US Trucking Manages to Hold Strong Amid Rising Costs

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According to Bloomberg’s report on the US trucking industry in 2023, the segment’s earnings and margins will be negatively affected by rising labor and insurance costs, as equipment prices also skyrocket. The increasing prices of maintenance for trucking fleets also affect this report.

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Rising truck repair and maintenance costs were initially caused by COVID-related supply chain shortages and strong demand when the freight rates hit record highs. Now that COVID-19 has taken a backseat to directly impacting the industry, inflation has stepped in and continues to drive the costs of truck parts and labor.

Truck insurance currently faces critical challenges as limited carrier options are contributing to higher premiums.

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Demand for trucking peaked during the pandemic, as home delivery and one to two-day shipping had an all-time high demand. Because of this, company drivers benefited from wage increases which attracted more diverse truck driver hires. According to the Women in Trucking Association’s 2022 Index, women drivers make up almost 14% of the industry today – up from 10% in 2019.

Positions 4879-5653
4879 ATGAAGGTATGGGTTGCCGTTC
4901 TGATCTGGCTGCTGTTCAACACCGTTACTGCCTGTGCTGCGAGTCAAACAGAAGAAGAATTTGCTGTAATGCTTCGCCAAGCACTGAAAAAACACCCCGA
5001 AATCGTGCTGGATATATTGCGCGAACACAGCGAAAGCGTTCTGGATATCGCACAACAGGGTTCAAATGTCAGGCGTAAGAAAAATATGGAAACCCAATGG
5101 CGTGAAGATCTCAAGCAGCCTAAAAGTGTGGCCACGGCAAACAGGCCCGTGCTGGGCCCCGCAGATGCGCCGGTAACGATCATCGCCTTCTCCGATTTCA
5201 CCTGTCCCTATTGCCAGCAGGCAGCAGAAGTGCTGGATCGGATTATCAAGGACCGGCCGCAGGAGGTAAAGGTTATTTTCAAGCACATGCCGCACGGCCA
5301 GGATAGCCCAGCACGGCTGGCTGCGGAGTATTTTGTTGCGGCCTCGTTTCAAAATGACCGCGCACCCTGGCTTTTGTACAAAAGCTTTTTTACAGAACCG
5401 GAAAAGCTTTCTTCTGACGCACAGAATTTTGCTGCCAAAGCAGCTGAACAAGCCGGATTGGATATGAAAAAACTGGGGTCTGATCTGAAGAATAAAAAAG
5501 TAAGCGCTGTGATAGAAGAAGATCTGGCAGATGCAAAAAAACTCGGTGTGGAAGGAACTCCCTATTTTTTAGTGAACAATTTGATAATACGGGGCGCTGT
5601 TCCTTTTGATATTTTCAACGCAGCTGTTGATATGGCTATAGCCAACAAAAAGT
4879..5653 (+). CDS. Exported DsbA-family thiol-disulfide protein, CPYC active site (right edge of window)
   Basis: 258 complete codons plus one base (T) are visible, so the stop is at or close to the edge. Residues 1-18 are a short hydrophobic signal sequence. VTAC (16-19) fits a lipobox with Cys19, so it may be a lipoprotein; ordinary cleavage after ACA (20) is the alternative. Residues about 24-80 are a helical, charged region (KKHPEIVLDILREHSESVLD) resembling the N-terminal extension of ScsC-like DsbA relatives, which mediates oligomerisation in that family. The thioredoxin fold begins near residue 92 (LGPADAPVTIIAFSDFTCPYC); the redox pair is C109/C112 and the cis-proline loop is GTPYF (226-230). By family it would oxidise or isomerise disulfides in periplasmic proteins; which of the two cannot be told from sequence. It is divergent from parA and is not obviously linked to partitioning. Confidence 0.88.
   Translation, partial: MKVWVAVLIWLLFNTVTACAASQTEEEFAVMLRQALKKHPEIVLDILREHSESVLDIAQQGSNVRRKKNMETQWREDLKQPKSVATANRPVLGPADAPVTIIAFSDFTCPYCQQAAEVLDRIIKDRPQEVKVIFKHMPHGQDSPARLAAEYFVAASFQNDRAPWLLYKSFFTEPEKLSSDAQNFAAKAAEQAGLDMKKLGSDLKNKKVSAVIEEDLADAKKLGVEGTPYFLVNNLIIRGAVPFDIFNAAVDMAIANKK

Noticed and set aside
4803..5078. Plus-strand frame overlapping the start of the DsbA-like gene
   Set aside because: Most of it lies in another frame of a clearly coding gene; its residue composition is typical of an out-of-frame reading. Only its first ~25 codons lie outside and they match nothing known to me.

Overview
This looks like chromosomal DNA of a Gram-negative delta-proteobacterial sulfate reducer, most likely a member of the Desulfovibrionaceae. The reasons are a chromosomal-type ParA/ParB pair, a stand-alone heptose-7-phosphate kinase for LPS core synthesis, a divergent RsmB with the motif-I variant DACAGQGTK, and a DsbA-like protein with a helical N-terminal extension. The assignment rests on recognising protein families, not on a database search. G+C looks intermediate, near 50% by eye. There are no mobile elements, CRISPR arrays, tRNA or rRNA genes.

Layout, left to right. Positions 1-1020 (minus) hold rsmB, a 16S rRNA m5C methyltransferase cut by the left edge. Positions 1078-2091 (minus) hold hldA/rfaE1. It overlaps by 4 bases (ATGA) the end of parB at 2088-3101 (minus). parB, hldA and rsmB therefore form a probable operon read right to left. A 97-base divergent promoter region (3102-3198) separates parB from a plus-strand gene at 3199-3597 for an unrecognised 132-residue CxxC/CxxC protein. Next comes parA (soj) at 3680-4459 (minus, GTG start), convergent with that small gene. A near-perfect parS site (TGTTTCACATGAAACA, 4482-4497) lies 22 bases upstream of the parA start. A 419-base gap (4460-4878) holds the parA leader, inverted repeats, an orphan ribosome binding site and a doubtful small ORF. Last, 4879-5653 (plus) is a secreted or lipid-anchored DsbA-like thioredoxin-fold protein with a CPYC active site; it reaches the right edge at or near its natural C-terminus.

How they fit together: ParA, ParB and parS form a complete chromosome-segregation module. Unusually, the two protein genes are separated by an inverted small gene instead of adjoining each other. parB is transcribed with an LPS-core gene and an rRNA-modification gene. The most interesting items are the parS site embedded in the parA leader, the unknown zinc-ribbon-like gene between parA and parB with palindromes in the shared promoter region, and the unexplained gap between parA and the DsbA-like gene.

Though the trucking industry is keeping afloat after the impacts of the COVID-19 pandemic, new laws and legislation are being developed to aid the trucking industry with government grants in order to help avoid any further increase in rising industry costs. Several grants have already been given to multiple states in regard to environmental acts, fuel prices, and road safety – including rail legislation. Now, the discussion on how to balance rising costs with trucking demand has begun.